Nathan Bransford's post on never judging a book by what we think it should be, but by what the writer clearly intended. There seems to be two sides of a coin when it comes to writing and reading: what we want and what we actually get.
When we read a book, we carry certain expectations, and if those expectations aren't met, no matter how small, we usually come away from the book disappointed. If the writer exceeds our expectations, we usually love the book and leave some sort of raving review with our husband or spouse or mom or on our blog. My husband happens to be a reader who carries very low expectations for movies and books, so even though something might be truly bad, he doesn't get upset about it. He takes it for what it is and bases his judgment against the product itself, not some ideal standard he had in his head. Because of this, I think he enjoys more creative things than I do, and he's happier for it...instead of me who walks around criticizing everything left and right.
When we write a story, most of us have expectations of what the story should be by the time we finish. I read several posts yesterday that held a running theme: I HATE MY BOOK. I think we all get this feeling at some point if we're working on a novel. But why do we hate our work? Because it's not cooperating? Because it's not measuring up to that ideal we set up in the first place? I know Scott is currently rewriting one of his books because the first drafts didn't measure up to what he had planned to do.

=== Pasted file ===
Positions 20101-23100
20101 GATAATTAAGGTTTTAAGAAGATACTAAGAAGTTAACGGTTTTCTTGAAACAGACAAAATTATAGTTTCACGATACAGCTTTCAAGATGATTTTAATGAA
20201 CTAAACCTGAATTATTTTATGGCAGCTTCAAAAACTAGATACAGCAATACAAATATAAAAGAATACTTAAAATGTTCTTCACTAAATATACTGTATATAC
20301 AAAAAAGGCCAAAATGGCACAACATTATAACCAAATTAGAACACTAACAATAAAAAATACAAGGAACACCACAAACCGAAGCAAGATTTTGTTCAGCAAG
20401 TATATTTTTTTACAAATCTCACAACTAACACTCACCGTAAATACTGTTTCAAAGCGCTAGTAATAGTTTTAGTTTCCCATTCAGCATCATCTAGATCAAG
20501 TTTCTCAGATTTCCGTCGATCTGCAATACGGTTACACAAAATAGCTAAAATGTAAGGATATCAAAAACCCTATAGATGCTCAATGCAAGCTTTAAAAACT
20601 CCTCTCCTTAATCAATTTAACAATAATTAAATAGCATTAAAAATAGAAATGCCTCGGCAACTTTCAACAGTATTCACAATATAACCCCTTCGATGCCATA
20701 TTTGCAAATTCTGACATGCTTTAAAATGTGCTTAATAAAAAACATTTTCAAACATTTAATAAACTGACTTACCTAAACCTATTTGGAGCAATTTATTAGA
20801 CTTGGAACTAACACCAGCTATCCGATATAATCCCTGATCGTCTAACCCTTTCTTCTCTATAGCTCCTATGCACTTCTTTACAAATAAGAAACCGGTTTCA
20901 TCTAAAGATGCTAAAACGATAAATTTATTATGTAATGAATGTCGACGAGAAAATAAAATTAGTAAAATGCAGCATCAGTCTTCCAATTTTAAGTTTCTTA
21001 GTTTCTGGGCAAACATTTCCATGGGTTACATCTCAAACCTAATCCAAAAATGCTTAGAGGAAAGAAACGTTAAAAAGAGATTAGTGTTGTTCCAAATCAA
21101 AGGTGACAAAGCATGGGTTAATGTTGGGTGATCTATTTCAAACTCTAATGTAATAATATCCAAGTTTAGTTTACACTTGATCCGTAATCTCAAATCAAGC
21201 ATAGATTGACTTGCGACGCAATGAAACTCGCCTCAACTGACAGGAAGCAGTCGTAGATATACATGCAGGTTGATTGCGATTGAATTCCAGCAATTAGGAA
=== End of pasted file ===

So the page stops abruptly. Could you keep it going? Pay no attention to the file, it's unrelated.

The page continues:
I've rewritten books before. From scratch. Because of this. It sucks.
However, on my last huge project, I promised myself not to rewrite anything. I promised myself not to let more than a few select people beta read the book. I promised myself to let the book be what it would be instead of trying to force it into a corner and make it behave. When I did this, truly amazing things happened and I ended up with a final product that pleases me more than almost everything else I've written.
Also, lately, I've been reading different genres. I've picked up YA books I never would have picked up before. I've read science fiction and fantasy instead of just literary classics I never got to read in college. I've let myself enjoy more things. I've let go of what I think I want and allowed myself to celebrate things as they are. I've stopped being so damn uptight about things, and I'm happier with my creativity. Much happier.
Do you suffer from this type of thing?
If you haven't already, you should go check out Livia Blackburn's post about The Vulcan Mind Meld. Well, her post isn't actually titled that, but it's about how storytellers force their brain activity on their audience. Yes, very cool. I was going to do a post all about this, but Livia pretty much said it all.